Then, you grind the coffee, and though I have tried several grinders. Currently, I use a Hamilton Beach HB Coffee Grinder with capacity to grind enough whole beans for about 2-3 cups depending how strong you like your coffee.

I do not grind ahead much because it defeats the purpose and it is so easy to do. I use two coffee scoops of fresh ground French Roast per cup (my husband uses three). Place the filter setup on a cup.

Then pour your boiling hot water over the coffee into the brown paper filter and plastic filter holder, and wait while it drains into your favorite cup!

Hario Coffee Dripper Melitta Style Cone

Half and half? Sugar? Black?

Whatever your personal preference, this is a remarkably good cup of coffee and you will enjoy it completely. I promise! Every cup will be delicious every single time and will drink less and enjoy more.

The Traveler’s Coffee Companion

Now this is so convenient that if you travel frequently, you can pack it up in its own bag and carry it with you! You will never have to start the day with a lousy cup o’ joe nor will  you  have to drive for an hour to have your first cup when on the road. It is not as convenient as the local Starbucks but I have missed the Starbucks exit many a time and longed for the convenience of my good old home brewed best!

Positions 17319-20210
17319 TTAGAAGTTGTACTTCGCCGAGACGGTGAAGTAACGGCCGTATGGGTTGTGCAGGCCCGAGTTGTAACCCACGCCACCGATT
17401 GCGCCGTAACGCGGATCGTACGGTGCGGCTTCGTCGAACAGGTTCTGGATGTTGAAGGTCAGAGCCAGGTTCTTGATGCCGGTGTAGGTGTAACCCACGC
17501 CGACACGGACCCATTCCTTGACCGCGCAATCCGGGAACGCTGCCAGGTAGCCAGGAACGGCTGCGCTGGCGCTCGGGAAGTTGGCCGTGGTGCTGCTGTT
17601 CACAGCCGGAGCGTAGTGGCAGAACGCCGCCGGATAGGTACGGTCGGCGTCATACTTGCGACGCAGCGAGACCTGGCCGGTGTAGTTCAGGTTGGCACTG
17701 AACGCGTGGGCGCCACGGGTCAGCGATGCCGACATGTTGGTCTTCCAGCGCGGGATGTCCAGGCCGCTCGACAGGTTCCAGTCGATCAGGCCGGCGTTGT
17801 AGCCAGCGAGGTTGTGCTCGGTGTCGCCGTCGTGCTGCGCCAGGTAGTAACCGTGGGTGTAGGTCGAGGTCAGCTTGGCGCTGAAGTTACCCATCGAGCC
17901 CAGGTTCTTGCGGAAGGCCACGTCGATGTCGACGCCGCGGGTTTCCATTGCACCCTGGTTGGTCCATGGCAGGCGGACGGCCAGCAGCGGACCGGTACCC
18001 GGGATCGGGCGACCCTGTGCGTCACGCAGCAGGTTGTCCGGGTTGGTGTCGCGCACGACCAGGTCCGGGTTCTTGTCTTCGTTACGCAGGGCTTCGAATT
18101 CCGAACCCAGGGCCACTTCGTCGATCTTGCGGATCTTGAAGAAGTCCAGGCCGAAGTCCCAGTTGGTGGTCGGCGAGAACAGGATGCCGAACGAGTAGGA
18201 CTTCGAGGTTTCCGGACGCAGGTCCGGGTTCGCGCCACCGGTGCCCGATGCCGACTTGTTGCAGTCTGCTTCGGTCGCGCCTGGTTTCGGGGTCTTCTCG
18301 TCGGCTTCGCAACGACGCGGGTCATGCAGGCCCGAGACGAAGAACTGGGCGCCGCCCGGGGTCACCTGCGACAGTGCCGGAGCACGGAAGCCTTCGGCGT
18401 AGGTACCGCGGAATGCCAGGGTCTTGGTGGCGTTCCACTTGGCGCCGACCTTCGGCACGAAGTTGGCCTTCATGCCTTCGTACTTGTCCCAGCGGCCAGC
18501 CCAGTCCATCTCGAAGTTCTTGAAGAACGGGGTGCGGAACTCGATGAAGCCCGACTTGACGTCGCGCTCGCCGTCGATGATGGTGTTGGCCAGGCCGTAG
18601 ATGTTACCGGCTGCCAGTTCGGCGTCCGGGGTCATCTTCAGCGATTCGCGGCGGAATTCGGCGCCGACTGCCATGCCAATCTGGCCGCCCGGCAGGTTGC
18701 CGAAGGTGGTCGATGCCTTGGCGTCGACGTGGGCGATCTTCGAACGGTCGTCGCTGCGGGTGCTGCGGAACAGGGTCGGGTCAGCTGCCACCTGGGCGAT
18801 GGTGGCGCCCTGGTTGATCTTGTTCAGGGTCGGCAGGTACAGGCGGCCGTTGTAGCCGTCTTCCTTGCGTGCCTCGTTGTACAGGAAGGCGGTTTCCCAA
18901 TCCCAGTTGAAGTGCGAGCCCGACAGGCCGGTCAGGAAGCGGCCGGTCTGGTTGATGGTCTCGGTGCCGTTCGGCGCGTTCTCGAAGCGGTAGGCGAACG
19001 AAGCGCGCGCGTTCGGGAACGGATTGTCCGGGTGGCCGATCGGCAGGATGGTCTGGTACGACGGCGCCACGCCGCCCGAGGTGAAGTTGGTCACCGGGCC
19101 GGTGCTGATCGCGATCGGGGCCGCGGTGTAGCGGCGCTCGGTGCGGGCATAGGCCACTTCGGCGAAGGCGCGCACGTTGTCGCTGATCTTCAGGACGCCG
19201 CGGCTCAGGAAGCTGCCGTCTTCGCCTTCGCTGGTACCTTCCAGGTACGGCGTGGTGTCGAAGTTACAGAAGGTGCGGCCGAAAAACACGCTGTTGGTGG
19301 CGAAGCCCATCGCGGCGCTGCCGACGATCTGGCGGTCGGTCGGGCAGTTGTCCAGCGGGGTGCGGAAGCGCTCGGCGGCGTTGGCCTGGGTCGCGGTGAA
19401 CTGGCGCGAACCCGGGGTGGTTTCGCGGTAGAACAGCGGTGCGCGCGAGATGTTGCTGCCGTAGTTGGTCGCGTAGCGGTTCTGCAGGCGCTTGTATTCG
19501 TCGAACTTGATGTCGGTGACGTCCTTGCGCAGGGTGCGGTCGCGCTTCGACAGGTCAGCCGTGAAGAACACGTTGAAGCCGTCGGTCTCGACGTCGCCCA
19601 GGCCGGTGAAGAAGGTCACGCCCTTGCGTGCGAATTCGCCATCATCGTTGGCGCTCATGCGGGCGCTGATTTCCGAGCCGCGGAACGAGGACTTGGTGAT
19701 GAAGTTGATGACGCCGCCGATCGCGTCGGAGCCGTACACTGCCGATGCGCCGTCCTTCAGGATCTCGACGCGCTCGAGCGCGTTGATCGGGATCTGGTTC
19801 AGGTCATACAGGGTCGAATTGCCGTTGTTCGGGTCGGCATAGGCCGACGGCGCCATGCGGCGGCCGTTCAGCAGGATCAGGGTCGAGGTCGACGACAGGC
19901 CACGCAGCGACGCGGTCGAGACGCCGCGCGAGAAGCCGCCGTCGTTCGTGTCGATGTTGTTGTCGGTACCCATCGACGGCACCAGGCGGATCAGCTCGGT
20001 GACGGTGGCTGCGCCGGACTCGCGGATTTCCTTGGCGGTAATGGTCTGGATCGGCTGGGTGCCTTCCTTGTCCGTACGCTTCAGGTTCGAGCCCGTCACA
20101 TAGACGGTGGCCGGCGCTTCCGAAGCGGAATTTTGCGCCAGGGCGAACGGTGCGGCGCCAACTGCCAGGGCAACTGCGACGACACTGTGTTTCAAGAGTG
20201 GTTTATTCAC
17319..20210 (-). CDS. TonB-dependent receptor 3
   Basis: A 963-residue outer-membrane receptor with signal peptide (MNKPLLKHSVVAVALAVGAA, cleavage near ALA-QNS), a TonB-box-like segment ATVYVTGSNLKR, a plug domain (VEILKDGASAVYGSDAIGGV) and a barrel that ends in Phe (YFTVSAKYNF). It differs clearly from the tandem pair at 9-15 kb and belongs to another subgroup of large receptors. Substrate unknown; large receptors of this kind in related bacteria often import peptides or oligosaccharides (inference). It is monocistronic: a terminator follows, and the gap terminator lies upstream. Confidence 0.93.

Melitta Style Paper Filters

This system has me rather spoiled and it is worth the little bit of effort. I do not much care for the popular drip method coffee pots out there that sends lukewarm water rushing through over-sized coffee grinds that have been sitting on the shelves for weeks – even when they are vacuum packed! The smell of fresh ground coffee is just as important as the taste and is an essential part of how we enjoy our coffee. The American palate for coffee has become more developed thanks to the efforts of coffee roasters like Peets and Starbucks. We paid for the education with every cup, and thank you!